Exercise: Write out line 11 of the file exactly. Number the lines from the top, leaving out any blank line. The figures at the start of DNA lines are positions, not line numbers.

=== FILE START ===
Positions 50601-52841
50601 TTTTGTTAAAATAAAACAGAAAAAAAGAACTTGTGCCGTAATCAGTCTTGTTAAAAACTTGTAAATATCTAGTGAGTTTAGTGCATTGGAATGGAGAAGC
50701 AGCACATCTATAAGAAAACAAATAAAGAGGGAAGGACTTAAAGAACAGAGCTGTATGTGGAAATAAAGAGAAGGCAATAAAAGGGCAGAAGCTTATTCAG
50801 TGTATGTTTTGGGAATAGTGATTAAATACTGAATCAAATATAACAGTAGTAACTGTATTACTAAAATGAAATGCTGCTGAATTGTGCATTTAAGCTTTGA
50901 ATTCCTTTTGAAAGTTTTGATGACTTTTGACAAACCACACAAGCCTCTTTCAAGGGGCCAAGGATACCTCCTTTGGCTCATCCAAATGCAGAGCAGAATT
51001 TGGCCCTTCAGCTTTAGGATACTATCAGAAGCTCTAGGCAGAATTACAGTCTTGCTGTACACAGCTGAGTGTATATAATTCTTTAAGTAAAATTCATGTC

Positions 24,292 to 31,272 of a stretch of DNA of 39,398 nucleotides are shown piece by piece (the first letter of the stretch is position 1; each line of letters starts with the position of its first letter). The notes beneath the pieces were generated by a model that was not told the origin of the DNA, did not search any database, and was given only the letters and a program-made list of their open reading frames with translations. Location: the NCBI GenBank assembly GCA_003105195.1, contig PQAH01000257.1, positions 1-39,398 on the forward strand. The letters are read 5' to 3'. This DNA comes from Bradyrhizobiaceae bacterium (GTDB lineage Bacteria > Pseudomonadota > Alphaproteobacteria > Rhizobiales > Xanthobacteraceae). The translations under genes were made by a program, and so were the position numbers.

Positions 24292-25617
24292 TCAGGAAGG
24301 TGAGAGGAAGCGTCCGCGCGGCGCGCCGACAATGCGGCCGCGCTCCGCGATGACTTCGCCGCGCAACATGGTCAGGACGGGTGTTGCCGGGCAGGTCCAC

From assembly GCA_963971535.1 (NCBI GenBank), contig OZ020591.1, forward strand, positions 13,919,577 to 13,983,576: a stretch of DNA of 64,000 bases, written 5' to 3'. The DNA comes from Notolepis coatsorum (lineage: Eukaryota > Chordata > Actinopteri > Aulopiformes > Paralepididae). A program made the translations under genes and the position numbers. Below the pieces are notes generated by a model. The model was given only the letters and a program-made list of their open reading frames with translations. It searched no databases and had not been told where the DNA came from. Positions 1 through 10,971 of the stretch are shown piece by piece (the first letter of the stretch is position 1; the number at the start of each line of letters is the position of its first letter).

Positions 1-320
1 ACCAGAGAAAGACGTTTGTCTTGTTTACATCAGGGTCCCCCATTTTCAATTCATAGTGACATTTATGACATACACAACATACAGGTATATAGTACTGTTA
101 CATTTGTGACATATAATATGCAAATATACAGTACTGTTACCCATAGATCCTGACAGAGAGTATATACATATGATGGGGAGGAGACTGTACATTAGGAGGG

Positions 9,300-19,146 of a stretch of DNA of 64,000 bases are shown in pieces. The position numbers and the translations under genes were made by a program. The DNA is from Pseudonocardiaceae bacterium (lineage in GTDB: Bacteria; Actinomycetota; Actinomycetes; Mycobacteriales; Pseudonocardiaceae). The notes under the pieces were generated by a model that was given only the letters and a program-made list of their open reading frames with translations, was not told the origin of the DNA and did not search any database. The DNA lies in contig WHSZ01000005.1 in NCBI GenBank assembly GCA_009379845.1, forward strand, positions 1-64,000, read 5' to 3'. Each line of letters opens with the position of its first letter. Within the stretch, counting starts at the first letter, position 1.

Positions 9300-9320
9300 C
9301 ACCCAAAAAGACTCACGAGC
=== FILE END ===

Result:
From assembly GCA_963971535.1 (NCBI GenBank), contig OZ020591.1, forward strand, positions 13,919,577 to 13,983,576: a stretch of DNA of 64,000 bases, written 5' to 3'. The DNA comes from Notolepis coatsorum (lineage: Eukaryota > Chordata > Actinopteri > Aulopiformes > Paralepididae). A program made the translations under genes and the position numbers. Below the pieces are notes generated by a model. The model was given only the letters and a program-made list of their open reading frames with translations. It searched no databases and had not been told where the DNA came from. Positions 1 through 10,971 of the stretch are shown piece by piece (the first letter of the stretch is position 1; the number at the start of each line of letters is the position of its first letter).